January 15, 1998
KALAMAZOO -- A shortage of professionals trained to work in schools with children who are visually impaired will be remedied by a new dual degree program that will be available even in some of the most remote areas of the region.
With schools in Michigan and surrounding states struggling to provide services to visually impaired students, Western Michigan University is using a $326,328 grant from the U.S. Department of Education to launch a program that will produce up to 48 specialists over the next three years. The program will train professionals to meet the educational as well as orientation and mobility needs of children with visual impairments to help prepare them for life as independent adults.
The grant to WMU's Departments of Special Education and Blind Rehabilitation will fund the first year of a three-year project to develop and implement a graduate program in which students will earn two master's degrees and become certified in both fields. Similar grant amounts are expected for the second and third years of the project.
The program, which will begin accepting students in 1998, will be offered in a four-semester format for students taking classes on campus. It also will be available in a seven-semester distance education format that will allow students to complete much of the course work at home.
"Right now, it is very difficult to find qualified personnel in either area," says Dr. Elizabeth Whitten, interim chairperson of the Department of Special Education and co-director of the effort. "We're planning to produce graduates who will be very well trained in both fields."
While several other universities around the nation have begun such dual programs, the distance education format is unusual and will open up opportunities for professionals already working in the field to receive training even if they are not physically located near a university, says Dr. William R. Wiener, chairperson of the Department of Blind Rehabilitation and co-director of the effort with Whitten.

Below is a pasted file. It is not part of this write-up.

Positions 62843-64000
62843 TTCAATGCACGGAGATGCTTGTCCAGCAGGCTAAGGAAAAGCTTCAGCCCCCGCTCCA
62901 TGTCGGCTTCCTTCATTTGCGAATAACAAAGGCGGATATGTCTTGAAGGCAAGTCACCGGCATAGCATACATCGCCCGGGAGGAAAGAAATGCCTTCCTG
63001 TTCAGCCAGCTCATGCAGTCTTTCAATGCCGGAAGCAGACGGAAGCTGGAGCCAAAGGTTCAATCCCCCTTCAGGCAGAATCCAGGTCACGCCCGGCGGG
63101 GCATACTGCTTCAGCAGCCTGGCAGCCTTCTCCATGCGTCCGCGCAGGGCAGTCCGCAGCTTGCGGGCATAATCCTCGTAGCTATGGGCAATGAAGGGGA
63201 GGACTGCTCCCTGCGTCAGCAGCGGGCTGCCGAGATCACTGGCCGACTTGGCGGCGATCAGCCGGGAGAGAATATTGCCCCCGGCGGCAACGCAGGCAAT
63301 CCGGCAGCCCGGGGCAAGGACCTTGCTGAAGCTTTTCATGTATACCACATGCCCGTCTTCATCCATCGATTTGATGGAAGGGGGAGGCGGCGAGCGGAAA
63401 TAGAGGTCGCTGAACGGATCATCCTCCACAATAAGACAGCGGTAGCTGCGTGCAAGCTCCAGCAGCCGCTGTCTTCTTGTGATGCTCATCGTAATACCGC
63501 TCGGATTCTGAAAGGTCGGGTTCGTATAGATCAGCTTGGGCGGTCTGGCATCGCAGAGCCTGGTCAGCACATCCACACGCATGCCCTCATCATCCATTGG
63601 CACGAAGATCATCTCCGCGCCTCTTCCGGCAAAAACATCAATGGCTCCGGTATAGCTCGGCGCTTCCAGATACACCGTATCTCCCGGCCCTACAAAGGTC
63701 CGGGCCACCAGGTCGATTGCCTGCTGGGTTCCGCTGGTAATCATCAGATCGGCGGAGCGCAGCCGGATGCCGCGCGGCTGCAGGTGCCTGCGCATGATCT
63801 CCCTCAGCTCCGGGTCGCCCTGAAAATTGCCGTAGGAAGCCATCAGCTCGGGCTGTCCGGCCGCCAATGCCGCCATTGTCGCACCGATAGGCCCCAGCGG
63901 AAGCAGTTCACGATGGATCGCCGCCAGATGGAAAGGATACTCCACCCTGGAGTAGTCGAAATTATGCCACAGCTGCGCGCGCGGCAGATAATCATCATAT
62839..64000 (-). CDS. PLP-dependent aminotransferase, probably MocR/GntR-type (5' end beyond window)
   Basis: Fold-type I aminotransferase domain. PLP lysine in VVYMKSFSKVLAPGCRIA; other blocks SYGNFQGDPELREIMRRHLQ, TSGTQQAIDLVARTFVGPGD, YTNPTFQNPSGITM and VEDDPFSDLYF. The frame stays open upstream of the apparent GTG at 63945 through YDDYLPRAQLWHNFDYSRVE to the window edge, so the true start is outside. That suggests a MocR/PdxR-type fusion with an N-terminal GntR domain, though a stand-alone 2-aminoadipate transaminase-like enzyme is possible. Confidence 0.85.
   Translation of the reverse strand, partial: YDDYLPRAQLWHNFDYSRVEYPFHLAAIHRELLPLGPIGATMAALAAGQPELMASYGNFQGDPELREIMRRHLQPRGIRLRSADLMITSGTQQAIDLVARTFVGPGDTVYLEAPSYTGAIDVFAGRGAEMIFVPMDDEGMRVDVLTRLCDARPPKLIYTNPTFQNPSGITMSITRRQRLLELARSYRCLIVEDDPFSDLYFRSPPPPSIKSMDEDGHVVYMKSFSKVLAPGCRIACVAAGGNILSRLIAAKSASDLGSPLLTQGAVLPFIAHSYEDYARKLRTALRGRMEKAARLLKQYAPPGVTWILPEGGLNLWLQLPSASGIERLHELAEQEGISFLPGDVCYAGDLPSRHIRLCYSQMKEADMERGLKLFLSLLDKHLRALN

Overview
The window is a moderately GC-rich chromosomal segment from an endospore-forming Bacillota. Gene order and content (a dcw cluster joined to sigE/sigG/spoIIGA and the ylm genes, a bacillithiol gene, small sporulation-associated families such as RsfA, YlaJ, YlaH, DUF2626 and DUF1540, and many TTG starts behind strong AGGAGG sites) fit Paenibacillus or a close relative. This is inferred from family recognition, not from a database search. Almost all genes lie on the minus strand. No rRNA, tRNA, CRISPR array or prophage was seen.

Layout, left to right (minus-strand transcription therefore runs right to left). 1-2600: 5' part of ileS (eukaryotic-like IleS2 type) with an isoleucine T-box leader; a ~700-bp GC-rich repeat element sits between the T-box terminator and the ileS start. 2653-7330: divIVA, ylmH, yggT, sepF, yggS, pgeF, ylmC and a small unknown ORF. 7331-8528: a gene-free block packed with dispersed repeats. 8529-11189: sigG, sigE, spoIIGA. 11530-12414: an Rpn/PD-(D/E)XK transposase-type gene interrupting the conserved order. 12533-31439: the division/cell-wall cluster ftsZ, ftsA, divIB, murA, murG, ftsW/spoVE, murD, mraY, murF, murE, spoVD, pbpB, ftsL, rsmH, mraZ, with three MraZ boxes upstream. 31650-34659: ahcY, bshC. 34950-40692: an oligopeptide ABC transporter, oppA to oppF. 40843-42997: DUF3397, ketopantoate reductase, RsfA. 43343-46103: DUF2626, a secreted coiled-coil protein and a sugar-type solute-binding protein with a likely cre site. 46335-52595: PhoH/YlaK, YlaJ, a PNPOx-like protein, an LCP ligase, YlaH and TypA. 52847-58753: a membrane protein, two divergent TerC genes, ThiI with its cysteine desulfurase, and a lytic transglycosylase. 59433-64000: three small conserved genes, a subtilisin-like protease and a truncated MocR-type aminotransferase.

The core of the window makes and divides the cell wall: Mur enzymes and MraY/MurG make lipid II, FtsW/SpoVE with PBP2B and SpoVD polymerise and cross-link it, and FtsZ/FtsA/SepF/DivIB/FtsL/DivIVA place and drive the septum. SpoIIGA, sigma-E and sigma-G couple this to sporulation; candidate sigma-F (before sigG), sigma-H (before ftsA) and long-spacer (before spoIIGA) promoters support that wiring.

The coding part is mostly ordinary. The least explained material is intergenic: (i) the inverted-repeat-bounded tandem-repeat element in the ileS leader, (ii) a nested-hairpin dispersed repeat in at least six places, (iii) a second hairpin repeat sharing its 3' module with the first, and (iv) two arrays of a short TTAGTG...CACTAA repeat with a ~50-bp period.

Those distance education students will need to spend two intense, 10-week summer sessions on campus for course work that cannot be delivered through a distance format. But their remaining studies will be accomplished through videotaped classes, self-instructional materials, teleconferencing and Internet interaction with professors and other students.
"We're in the Internet age. Technology has made it easier to offer this program," Wiener says. "Students who are not on campus will still be able to access the library, order research materials and converse with other students and professors. We're going to work very hard to make sure those students have a strong sense of connection with the program."
For distance education students, the summer sessions will be devoted to course work that requires hands-on training and one-on-one instruction, such as orientation and mobility training and independent
living training. Distance education students also will have a professional mentor in their home area and will be able to complete a required practicum and an internship at facilities near their homes.
Whitten says school districts in the region currently often cannot find or cannot afford to hire two separate specialists to provide services needed by children with visual impairments. As a result, she says, such children often simply don't receive the services they need. The new program will prepare specialists who can provide the visual impairment services such as instruction in Braille and training on adaptive technology which children need to pursue educational goals. The same professionals also will be able to provide instruction in the orientation and mobility skills needed for independent living.
Since news of the new WMU program has spread, school districts have been contacting Whitten and Wiener to find out how they can get involved. They also have received queries from people working in some fairly remote areas in the country.
Because of the severe shortage of qualified personnel, part of the federal funding received for the project is intended to address the problems by providing financial support for those enrolled. A stipend of $8,000 per year will cover tuition and some expenses for those enrolled in the on-campus group. Tuition will be covered for those enrolled in the distance education format.
The funding also covers the cost of course development and implementation and the cost of hiring one new faculty member who will hold a dual appointment. A total of five new courses -- three in blind rehabilitation and two in special education -- have been developed for the program. Existing graduate programs in both fields will be enhanced by the new offerings.
Whitten says the changes make the master's program in special education much stronger. Wiener notes that the addition of special course work for working with children is a whole new track for WMU's internationally known blind rehabilitation program. Joining the resources of the two departments, they say, will put the University on the leading edge of education for visually impaired children.
"There is a national movement to improve the quality of teaching and services for visually impaired children," Wiener says. "This program fits in nicely by ensuring quality training for professionals in both areas."
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